In my opinion, Anno did a good job portraying Hedgehog’s Dilemma through the characters he created, and the case of Asuka and Shinji is a very extreme, yet clear, way of showing that dilemma. He could have chosen subtler ways of depicting it, for we all suffer of it in our daily interactions with people, according to Schopenhauer; but in Evangelion he chose to show it directly, and that’s why there’s so much tension and raw emotions that get to make us feel somehow uncomfortable (not only with Asuka and Shinji, but with Misato's case too, for instance).

As for shipping, I think many shippers consider NGE is a series of “boy meets girl”, and thus, come to the conclusion that there needs to be a romantic closure. For some reason, many people feel the necessity of giving such closure to all series and films, as if it made them feel better or filled a void in their hearts. However, Evangelion is not a romantic series whatsoever (and if it were romantic, it would be completely unconventional: “boy meets three girls and a gay alien”. No), and, as I see it, what Anno tries to convey is something very different from a rom-com: “shy boy meets other people and struggles to interact with them. He hates himself, but learns that life isn't as bad as he thought”.

If someone feels the imperative need of shipping characters to feel better or happy, it’s their problem. But, as far as the series/film are, as you said, I don’t think that was part of Anno’s plans. In EoTV and EoE he left everything ambiguous and open, up to the audience imagination, maybe because he wasn’t sure of what kind of closure he could give to his characters. That was an excellent idea, in my opinion.

Blockio wrote:It's pretty clear that they dont seriously hate each other

I know what you mean, and it’s true that they don’t hate everything of each other. But there’s a remarkable amount of hatred, disgust and disappointment in their relationship, and that’s what makes it utterly dysfunctional and toxic towards the end. If that hatred (whether it was genuine and/or based on self-hatred) wasn't serious, things would have been very different.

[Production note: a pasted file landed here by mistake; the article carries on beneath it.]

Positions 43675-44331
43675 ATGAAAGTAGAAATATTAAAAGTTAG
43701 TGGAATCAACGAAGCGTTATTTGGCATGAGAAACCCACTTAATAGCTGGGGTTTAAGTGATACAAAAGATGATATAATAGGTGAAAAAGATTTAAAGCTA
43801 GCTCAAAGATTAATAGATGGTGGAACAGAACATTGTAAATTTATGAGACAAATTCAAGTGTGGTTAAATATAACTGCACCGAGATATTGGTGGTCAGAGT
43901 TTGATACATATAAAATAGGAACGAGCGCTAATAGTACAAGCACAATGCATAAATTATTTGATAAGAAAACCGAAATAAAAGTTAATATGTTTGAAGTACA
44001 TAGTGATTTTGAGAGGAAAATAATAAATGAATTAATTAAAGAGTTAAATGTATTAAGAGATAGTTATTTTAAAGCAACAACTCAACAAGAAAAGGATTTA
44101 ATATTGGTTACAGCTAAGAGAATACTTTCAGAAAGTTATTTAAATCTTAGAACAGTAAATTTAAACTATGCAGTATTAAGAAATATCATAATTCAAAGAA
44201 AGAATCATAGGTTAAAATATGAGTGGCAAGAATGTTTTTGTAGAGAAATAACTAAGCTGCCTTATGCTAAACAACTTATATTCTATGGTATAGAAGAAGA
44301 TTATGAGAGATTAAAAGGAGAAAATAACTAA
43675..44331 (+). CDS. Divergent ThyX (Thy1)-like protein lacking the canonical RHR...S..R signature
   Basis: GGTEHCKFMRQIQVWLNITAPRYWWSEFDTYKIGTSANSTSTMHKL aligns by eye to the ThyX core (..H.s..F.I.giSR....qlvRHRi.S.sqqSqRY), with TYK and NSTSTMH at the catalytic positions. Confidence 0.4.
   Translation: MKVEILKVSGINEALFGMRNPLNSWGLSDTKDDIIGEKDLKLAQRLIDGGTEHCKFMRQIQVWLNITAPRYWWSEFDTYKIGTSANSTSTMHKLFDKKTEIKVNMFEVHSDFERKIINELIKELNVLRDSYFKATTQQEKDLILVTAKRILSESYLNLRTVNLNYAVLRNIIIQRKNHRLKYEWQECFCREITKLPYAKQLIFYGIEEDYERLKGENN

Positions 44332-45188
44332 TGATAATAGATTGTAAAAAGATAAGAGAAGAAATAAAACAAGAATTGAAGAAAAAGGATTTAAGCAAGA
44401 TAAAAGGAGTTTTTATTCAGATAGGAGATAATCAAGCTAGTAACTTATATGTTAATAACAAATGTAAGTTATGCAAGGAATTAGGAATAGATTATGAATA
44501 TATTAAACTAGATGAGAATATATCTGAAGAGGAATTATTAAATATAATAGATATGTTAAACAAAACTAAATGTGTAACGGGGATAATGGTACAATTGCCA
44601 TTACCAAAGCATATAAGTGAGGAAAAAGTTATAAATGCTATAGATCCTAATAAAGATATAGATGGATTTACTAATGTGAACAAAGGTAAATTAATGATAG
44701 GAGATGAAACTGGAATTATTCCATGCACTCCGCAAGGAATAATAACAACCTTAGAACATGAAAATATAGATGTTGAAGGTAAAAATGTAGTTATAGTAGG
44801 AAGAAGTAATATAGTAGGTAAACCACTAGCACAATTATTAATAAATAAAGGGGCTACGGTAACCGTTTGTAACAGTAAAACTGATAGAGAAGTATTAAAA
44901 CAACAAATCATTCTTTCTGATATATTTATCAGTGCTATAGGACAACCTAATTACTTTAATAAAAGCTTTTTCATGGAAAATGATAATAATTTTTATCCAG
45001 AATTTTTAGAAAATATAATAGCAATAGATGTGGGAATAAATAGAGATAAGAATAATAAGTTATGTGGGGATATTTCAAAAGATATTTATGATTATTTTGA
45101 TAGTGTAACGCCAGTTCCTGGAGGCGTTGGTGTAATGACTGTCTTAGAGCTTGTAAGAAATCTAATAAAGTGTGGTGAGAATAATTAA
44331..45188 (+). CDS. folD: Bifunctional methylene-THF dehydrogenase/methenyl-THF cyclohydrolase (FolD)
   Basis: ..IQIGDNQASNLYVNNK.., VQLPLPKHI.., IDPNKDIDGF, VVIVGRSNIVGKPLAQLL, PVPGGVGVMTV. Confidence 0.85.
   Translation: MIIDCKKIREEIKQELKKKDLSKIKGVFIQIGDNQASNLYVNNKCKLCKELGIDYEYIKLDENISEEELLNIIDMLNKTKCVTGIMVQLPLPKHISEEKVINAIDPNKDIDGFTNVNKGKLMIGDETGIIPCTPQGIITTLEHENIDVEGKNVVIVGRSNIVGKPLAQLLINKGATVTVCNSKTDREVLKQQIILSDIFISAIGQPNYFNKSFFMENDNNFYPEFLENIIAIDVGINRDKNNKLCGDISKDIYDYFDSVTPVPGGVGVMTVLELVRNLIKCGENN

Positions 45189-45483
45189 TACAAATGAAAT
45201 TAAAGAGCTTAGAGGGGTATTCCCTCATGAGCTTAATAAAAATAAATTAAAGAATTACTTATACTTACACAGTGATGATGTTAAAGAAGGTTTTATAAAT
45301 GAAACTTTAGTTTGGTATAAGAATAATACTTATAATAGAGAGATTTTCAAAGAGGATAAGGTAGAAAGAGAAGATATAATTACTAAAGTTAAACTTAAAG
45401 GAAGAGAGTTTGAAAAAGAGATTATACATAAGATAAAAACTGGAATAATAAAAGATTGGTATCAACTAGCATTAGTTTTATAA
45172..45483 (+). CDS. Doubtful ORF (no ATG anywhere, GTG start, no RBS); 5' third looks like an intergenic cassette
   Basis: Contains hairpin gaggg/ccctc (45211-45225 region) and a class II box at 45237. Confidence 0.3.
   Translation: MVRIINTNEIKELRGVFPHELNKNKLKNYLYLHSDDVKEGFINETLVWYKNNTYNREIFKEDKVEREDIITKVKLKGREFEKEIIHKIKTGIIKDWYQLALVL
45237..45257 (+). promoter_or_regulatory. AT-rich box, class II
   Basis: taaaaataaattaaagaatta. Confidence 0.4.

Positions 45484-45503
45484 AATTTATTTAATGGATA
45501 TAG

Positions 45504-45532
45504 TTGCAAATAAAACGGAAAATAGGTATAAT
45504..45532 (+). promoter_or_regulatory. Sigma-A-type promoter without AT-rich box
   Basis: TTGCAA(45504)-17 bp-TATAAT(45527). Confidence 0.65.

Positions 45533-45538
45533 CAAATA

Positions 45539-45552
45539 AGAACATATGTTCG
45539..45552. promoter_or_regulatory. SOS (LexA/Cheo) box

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Re: Introduction, Toxicity of AsuShin and other things

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Postby Asuka'sBigBrother » Wed Jan 17, 2018 12:33 am

View Original PostCaesarMagnus wrote:I
I know what you mean, and it’s true that they don’t hate everything of each other. But there’s a remarkable amount of hatred, disgust and disappointment in their relationship, and that’s what makes it utterly dysfunctional and toxic towards the end. If that hatred (whether it was genuine and/or based on self-hatred) wasn't serious, things would have been very different.

That hatred would exist with or without each other.
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Re: Introduction, Toxicity of AsuShin and other things

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Postby FelipeFritschF » Fri Jan 19, 2018 5:38 pm

View Original PostCaesarMagnus wrote:I know what you mean, and it’s true that they don’t hate everything of each other. But there’s a remarkable amount of hatred, disgust and disappointment in their relationship, and that’s what makes it utterly dysfunctional and toxic towards the end. If that hatred (whether it was genuine and/or based on self-hatred) wasn't serious, things would have been very different.


Well yeah, but that's also a result of their frustration at themselves for not being to able to make it work. Asuka doesn't like the fact that she's attracted to Shinji, since it goes against her façade of the proud "elite pilot", but she does it anyway. And she gets even more frustrated with Shinji rejecting her, at least in her perception, since Shinji just generally didn't know what the hell she wanted. Hell, Asuka is really bad at communicating her intentions, like when she makes a relatively obscure Biblical reference to an average Japanese middle schooler boy, in hope he'll get that the Walls of Jericho are famous for falling. Yeah, nice going, overachieving German prodigy girl.